Instructor: Karen Nakamura
Last Offered: Spring 2002
Tuesday/Thursday 10:10 - 11:40 Carnegie 208
The sign for deaf community in American Sign Language is the "DEAF-WORLD." That's also often how hearing people imagine the space deaf people occupy, a world totally separate from the "hearing world." This is perhaps why most hearing people are surprised to learn that there isn't just one sign language that deaf people all across the world use, or that Deaf Worlds can be so different in identity and orientations.
This course presents a survey of deaf communities in different countries and looks at the origins of sign languages, their differences, how deaf communities have emerged viz. a viz. hearing people, and the relationships between language, culture, and identity. You'll learn about sign linguistics and be able to conduct some sociolinguistic and linguistic analyses of sign language. We will discuss such 'hot topics' as cochlear implants (genocide or not?) and the future of deaf communities as medical technologies advance.
Anthro 11: Cultural Anthropology
The required textbooks will be available at the Ruminator Bookstore. Course readings in the forms of articles will also be distributed in class. Please note that this reading list is subject to change before the Spring semester.
Web version of the course syllabi
Groce, Nora Ellen. Everyone here spoke sign language: hereditary deafness on Martha's Vineyard. Cambridge, Mass.: Harvard University Press. 1985. ISBN 0674270401. $15.50.
Lane, Harlan, Robert Hoffmeister, and Ben Bahan. A journey into the Deaf-World. San Diego: DawnSign Press. 1996. ISBN 0915035634. $39.95 512pp.
Monaghan, Leila, Constanze Schmaling, Karen Nakamura, and Graham Turner, eds. Many Ways to be Deaf: International Linguistic and Sociocultural Variation Mansucript galley proofs.
Van Cleve, John Vickrey (ed.) Deaf history unveiled: interpretations from the new scholarship. Washington, DC: Gallaudet University Press. 1993. ISBN 1563680874 (pbk). $27.50. 316pp.
Articles (on eReserve):
Battison, Robbin. "Signs have parts: a simple idea." In Linguistics of American Sign Language. C. Valli and C. Lucas, eds. pp. 215-225. Washington: Gallaudet University Press. 1995 ISBN 1563680424.
Baynton, Douglas C. "A silent exile on this earth." In Disability studies reader. L. J. Davis, ed. pp. 128-152. New York: Routledge. 1995. ISBN 0-415-91471-X (pbk).
Brusky, Amy Elizabeth. "Making decisions for deaf children regarding cochlear implants: the legal ramifications of recognizing deafness as a culture rather than a disability." Wisconsin Law Review:235-270. 1995.
Carmel, Simon J., and Leila F. Monaghan. "Studying Deaf culture: an introduction to ethnographic work in Deaf communities." Sign Language Studies 73. 1991.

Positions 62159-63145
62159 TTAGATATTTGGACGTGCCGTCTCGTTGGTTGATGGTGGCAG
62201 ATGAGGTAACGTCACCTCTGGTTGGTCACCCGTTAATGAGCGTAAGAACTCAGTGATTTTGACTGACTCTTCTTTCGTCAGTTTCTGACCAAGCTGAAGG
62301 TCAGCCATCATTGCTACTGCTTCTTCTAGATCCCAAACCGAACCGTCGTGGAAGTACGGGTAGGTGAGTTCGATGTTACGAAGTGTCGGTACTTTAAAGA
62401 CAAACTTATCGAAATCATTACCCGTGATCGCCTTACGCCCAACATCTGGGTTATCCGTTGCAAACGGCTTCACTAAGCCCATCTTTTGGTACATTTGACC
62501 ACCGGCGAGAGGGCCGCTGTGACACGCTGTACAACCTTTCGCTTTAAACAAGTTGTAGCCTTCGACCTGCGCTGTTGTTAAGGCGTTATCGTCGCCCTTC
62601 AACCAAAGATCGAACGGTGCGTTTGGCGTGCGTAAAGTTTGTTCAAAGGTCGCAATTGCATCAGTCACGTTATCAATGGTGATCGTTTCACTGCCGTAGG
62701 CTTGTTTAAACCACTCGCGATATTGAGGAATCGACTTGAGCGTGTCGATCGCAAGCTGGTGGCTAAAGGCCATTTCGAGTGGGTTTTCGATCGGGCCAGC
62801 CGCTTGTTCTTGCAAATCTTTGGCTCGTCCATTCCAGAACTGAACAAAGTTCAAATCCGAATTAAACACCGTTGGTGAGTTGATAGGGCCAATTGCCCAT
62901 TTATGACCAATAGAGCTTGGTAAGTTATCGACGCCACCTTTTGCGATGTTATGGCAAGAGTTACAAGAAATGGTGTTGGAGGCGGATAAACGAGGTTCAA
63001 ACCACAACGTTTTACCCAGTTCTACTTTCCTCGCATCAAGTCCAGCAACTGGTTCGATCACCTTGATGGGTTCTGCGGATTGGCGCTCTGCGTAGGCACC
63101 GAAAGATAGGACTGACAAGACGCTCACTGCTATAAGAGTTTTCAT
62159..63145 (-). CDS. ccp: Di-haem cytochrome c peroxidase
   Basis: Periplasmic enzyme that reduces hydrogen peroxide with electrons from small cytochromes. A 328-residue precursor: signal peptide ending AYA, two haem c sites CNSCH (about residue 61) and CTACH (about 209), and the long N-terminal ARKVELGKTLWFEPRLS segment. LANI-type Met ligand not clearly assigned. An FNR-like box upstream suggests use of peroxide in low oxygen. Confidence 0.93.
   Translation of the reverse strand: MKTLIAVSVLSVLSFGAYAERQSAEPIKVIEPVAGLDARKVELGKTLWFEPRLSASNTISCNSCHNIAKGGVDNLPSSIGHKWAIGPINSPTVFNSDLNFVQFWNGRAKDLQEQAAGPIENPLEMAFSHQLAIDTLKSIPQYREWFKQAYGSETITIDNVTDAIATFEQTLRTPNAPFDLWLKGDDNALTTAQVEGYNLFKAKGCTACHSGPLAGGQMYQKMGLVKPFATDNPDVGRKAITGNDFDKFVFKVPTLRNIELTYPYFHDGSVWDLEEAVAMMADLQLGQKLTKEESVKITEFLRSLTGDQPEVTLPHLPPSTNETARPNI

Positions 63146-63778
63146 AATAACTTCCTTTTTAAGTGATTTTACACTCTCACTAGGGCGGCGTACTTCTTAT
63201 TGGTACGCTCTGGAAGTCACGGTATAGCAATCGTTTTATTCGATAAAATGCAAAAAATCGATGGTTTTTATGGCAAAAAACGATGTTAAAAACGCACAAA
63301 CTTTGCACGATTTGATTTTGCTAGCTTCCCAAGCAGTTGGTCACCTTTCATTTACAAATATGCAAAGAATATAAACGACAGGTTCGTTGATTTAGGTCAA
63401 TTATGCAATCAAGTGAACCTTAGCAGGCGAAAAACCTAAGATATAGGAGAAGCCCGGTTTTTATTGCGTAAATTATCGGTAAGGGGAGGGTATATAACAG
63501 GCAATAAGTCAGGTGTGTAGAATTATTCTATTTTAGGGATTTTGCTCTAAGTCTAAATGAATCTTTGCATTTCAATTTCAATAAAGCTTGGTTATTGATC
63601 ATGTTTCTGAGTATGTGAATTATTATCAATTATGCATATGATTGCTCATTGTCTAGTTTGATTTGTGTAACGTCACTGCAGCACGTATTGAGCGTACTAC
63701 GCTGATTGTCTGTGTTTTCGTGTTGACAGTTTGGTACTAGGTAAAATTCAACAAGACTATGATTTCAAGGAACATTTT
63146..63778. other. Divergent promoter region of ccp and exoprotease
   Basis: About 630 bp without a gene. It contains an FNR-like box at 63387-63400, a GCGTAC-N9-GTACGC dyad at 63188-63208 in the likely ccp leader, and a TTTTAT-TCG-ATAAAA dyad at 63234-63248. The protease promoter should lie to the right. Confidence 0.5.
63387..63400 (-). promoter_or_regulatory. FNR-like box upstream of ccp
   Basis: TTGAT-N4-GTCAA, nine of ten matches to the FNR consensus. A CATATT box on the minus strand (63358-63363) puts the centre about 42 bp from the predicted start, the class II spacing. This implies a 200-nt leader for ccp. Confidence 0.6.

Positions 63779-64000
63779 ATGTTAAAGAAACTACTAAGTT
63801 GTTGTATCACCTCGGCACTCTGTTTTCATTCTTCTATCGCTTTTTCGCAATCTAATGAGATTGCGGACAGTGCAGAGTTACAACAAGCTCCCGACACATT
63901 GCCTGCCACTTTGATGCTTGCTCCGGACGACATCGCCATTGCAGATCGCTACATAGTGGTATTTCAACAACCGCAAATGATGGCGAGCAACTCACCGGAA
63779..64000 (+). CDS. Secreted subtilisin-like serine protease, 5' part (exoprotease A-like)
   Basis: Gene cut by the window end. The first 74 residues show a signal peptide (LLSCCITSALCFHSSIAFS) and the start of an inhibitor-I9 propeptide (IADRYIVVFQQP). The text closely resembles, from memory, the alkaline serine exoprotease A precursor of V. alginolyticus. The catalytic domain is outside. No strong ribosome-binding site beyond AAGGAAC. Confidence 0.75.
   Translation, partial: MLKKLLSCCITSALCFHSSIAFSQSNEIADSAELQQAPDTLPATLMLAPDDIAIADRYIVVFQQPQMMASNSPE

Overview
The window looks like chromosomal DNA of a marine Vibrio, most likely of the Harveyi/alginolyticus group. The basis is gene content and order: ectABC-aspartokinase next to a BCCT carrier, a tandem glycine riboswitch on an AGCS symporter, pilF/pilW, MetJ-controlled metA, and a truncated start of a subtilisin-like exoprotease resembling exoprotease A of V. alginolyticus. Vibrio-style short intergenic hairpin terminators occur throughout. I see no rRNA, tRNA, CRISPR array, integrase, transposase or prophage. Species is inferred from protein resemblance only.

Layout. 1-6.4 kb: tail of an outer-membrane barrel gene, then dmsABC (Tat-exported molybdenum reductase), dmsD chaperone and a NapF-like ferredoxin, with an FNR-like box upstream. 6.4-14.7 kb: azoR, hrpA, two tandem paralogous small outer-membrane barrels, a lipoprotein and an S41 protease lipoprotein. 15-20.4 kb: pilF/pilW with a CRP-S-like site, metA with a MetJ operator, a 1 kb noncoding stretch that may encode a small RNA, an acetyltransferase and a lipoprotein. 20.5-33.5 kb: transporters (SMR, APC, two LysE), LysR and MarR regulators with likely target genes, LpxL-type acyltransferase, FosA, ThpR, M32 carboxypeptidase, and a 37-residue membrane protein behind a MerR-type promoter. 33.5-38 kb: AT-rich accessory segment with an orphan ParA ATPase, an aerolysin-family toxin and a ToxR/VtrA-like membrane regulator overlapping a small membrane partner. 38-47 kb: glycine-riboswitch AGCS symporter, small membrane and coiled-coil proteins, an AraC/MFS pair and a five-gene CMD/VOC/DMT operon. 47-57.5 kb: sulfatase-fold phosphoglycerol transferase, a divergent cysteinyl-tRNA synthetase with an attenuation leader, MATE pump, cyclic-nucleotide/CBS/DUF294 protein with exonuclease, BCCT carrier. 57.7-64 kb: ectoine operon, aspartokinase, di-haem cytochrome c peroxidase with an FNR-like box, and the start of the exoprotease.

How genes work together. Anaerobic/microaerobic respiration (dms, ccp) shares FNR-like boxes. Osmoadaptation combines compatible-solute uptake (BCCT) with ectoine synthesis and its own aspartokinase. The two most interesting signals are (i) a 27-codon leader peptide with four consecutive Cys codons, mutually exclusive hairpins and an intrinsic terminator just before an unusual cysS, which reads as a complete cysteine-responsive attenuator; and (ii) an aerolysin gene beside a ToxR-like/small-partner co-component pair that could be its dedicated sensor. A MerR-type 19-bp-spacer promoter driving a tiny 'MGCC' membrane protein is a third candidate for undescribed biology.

Mirzoeff, Nicholas. "Framed: the deaf in the harem." In Deviant bodies: critical perspectives on difference in science and popular culture. J. Terry and J. Urla, eds. pp. 49-77. Bloomington: Indiana University Press. 1995. ISBN 0-253-20975-7 (pbk).
Mitchell, David T., and Sharon L. Snyder. "Introduction: Disability Studies and the Double Bind of Representation." from The body and physical difference: discourses of disability. Ann Arbor: University of Michigan Press. 1997. ISBN 0472-06659-5 (paper). Pp 1-31.
Murphy, Robert. "Encounters: the body silent in America." In Disability and culture. B. Ingstad and S. R. Whyte, eds. pp. 140-158. Berkeley: University of California Press. 1995. ISBN 0-520-08362-8.
Padden, Carol, and Tom Humphries. "Chapter 5: A changing consciousness." In Deaf in America: voices from a culture. Cambridge, MA: Harvard University Press. 1988. ISBN 0-674-19424-1 (pbk). Pp 71-90.
Perlmutter, David. "Topic: comment: no nearer to the soul." Natural Language and Linguistic Theory (4):515-523. 1986.
Searls, Susan C., and David R. Johnston. "Growing up Deaf in Deaf families: two different experiences." In Cultural and language diversity and the deaf experience. I. Parasnis, ed. New York: Cambridge University Press. 1996. ISBN 0521645654. pp. 201-224.
Stokoe, William C., Dorothy C. Casterline, and Carl G. Cronenberg. "Introduction to the Dictionary of American Sign Language." In Linguistics of American Sign Language. C. Valli and C. Lucas, eds. pp. 226-240. Washington: Gallaudet University Press. 1995/1976/1965. ISBN1563680424.
Wiley, Norbert. "The politics of identity in American history". In Social theory and the politics of identity. C. Calhoun, ed. pp. 130-149. Oxford: Blackwell. 1994. ISBN 1-55786-473-X.
Wilson, Frank R. "The Articulate Hand. Chapter 10" from The hand: how its use shapes the brain, language, and human culture, pp. 182-209. New York: Pantheon Books. 1998. ISBN 0679412492.
Winata, Sunaryana, I Nyoman Arhya, Sukarti Moeljopawiro, et al. "Congenital non-syndromal autosomal recessive deafness in Bengkala, an isolated Balinese village." Journal of Medical Genetics 32:336-343. 1995.